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I've been with my husband since I was 19 and this is the only real relationship I've ever had. As I've gotten older (I'm 35 now) and learned more about myself and healthy relationships, I realize that my marriage is not. I have tried to talk about this with my husband and asked him to come to couples therapy with me. At first he said that I should go because the problem is me and my communication. So I went and I found it helpful, and I learned some new ways to communicate ... like "please don't shout at me" and "I need to take a break from this conversation; we can continue it later." Now my husband says I'm manipulative, controlling, responsible for all his insecurities, and the negative voice in his head. What a burden to place on me! He still won't come to therapy with me.
Also, in December, I met someone. He has a serious girlfriend and I'm married so it's not ideal and I don't feel good about myself. This guy and I message all the time. We met up once in January and we did kiss (it was amazing) but because of our distance, lockdown, his being an essential worker, and the fact that I have children, we haven't been able to get together again. We were going to go to a hotel for a night, and this is something I thought we both wanted, but the other day he said he can't because he will feel too guilty and I agree with him. Guilt is a killer.
I was all ready to walk away and not speak to him again, but he said we are friends, and now we've been chatting all day as usual. I get the feeling he wants to have his cake and eat it too – with me and the girlfriend. I know it's wrong, but I'm hoping because of what I've said about my husband you can understand why this happened. I know this thing with the other guy is a symptom of the unhappiness in my marriage, which needs addressing. But with my husband's refusal to engage in any kind of therapy (I've suggested some online workshops, workbooks, you name it) I'm not sure I can live my life unhappy when this other guy has opened my eyes to how good things can be. But I have two children and I would have to live with myself for breaking their hearts. (This is longer than I expected! I clearly needed to offload!)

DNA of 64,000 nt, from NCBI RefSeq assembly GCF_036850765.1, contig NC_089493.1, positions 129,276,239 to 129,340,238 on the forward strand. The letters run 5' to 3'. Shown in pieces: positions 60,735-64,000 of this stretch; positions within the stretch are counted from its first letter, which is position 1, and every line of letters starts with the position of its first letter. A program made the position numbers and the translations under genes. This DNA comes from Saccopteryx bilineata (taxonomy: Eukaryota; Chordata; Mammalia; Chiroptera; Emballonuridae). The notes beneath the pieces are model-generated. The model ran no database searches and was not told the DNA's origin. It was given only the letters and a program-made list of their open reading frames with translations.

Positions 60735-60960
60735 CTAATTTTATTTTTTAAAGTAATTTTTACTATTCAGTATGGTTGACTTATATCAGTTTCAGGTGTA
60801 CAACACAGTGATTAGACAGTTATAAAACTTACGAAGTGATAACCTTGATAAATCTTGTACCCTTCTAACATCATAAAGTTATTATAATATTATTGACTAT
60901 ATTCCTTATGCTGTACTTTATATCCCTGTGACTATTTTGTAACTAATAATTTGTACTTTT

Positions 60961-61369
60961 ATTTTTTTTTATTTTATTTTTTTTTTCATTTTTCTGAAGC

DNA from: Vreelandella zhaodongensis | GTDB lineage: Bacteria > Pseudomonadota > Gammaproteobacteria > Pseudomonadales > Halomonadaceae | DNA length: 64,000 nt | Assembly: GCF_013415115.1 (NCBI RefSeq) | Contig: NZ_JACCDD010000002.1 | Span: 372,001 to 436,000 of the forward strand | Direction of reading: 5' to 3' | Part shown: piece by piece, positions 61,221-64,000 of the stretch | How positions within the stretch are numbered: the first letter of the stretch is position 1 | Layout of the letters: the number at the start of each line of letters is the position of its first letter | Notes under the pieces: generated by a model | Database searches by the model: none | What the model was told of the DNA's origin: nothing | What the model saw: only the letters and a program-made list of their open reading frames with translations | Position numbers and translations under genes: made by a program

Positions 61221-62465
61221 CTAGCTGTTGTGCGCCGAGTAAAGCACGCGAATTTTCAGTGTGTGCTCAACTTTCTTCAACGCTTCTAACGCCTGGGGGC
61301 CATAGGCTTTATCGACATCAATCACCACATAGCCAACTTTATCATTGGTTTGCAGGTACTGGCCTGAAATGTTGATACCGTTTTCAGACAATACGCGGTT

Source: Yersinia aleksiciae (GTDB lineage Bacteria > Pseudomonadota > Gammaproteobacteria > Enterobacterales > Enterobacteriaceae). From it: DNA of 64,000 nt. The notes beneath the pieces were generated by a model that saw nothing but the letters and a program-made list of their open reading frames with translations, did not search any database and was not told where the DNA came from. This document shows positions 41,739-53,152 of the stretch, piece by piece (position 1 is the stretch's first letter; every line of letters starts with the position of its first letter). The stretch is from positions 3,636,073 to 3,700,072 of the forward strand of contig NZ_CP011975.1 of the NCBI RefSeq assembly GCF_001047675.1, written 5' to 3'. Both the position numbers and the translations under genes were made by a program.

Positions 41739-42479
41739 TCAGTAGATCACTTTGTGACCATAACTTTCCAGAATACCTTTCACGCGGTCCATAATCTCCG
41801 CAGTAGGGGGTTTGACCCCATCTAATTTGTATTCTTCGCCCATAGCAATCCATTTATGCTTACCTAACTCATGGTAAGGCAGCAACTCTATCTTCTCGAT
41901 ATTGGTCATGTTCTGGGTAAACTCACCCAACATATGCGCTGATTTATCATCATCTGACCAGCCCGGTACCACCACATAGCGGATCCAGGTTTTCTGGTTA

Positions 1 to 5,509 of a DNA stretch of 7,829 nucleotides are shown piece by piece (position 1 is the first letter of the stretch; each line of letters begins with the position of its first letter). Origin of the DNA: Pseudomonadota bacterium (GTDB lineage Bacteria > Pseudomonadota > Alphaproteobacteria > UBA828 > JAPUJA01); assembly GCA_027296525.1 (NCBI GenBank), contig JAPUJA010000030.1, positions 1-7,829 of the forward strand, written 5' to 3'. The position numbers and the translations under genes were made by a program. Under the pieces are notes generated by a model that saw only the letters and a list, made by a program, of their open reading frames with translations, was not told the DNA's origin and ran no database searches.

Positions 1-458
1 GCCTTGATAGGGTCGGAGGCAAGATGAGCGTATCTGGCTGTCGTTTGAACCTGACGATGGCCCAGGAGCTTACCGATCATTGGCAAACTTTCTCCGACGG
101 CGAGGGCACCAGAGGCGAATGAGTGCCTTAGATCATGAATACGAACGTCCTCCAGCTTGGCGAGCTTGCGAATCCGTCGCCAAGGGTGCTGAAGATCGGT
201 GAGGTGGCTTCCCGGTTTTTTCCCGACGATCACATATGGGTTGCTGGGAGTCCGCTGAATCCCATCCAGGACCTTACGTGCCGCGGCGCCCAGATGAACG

"I know this thing with the other guy is a symptom of the unhappiness in my marriage, which needs addressing.”
Yes. That's it.
Much of your letter is about another man, a person with a girlfriend, but he's not your real problem. You need to figure out what to do about your marriage, sooner than later.
You say you're stuck because your husband won't participate in any kind of couples counseling (or workshops or book reading), but that doesn't mean the conversation is over. If he doesn't want to work on your big, glaring problems, there's still the option of ending the relationship and moving on. I understand that's not an easy thing to pull off, especially when you have kids and it's a pandemic, but you know this relationship isn't close to healthy. Therapy taught you how to talk about boundaries, and now that you can, your partner says you're manipulative. It's not getting any better.
Talk to your community (that therapist, family, friends) about what it would look like if you ended the marriage. Where would you live? How would you talk about this with your husband? Remember that kids tend to thrive when parents are happy. They learn lessons from grownups about what to put up with and when it's OK to walk away.
Focusing on your marriage and what comes next should keep you very busy – too busy to spend as much (or any) time on a man who has a girlfriend. Whatever happens, this other guy won't be able to help.
Readers? Time to move on? Thoughts on getting over the distraction?